The Causes of Nausea and Vomiting (V.O.M.I.T.)

  • James Hallenbeck MD

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Background   By understanding the pathophysiology of nausea and targeting antiemetics to specific receptors, therapy can be optimized and side effects minimized.  An easy way to remember the causes of vomiting is the VOMIT acronym. In the table below receptors involved in different types of nausea are highlighted using this acronym. Blockade of these receptors allows rational, focused therapy.

Cause – Vestibular

  • Receptors Involved – Cholinergic, Histaminic
  • Drug Class Useful – Anticholinergic, Antihistaminic
  • Drug Examples – Scopolamine patch, Promethazine

Cause – Obstruction of Bowel by Constipation (See FF #294 and #295)

  • Receptors Involved – Cholinergic, Histaminic, likely 5HT3
  • Drug Class Useful – Stimulate myenteric plexus
  • Drug Examples – Senna products

Cause – DysMotility of upper gut

  • Receptors Involved – Cholinergic, Histaminic, 5HT3, 5HT4
  • Drug Class Useful – Prokinetics which stimulate 5HT4 receptors
  • Drug Examples – Metoclopramide

Cause – Infection, Inflammation

  • Receptors Involved – Cholinergic, Histaminic,  5HT3, Neurokinin 1
  • Drug Class Useful – Anticholinergic, Antihistaminic, 5HT3 antagonists, Neurokinin 1 antagonists
  • Drug Examples – Promethazine (e.g. for labyrinthitis), Prochlorperazine

Cause – Toxins stimulating the chemoreceptor trigger-zone in the brain such as opioids (see FF 25) or chemotherapy (see FF #285)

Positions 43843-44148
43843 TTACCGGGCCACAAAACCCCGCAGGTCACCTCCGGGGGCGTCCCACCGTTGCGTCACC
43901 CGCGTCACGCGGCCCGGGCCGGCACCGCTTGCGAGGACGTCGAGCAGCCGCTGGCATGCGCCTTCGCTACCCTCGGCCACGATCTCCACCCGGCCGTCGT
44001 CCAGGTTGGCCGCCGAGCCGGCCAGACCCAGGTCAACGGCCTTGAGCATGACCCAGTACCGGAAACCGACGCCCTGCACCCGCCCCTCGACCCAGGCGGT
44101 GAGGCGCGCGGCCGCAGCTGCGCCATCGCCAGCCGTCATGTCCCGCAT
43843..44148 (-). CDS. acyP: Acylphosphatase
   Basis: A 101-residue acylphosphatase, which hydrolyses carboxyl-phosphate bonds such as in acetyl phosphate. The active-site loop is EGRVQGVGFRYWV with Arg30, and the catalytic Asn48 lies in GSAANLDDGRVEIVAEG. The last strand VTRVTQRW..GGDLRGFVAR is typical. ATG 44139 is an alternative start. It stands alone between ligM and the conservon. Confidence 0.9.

• Receptors Involved – Dopamine 2, 5HT3
  • Drug Class Useful – Antidopaminergic, 5HT3 Antagonists
  • Drug Examples – Prochlorperazine, Haloperidol, Ondansetron


  • 5HT3, 5HT4 refer to the serotonin receptors, subtypes 3 & 4.
  • Promethazine and prochlorperazine are very different drugs. Promethazine is most useful for vertigo and gastroenteritis due to infections and inflammation. Prochlorperazine is preferred for opioid related nausea.
  • There is no evidence supporting the use of lorazepam as a sole agent for nausea. Sedated patients are more prone to aspiration.
  • ‘O’ here relates to ‘obstruction’ of bowels by constipation, not mechanical blockage (see Fast Facts #45, 119 for management of mechanical obstructions).
  • See FF #93 & #279 for information on cannibinoids and cannabis for nausea and vomiting


  1. Glare P, et al.  Systemic review of the efficacy of antiemetics in the treatment of nausea in patients with far-advanced cancer. Support Care Cancer. 2004; 12:432-440.
  2. Hallenbeck J. Palliative Care Perspectives. New York, NY: Oxford University Press; 2003: pp75-86.

Version History:  This Fast Fact was originally edited by David E Weissman MD.  2nd Edition published July 2005; 3rd Edition May 2015. Current version re-copy-edited May 2015.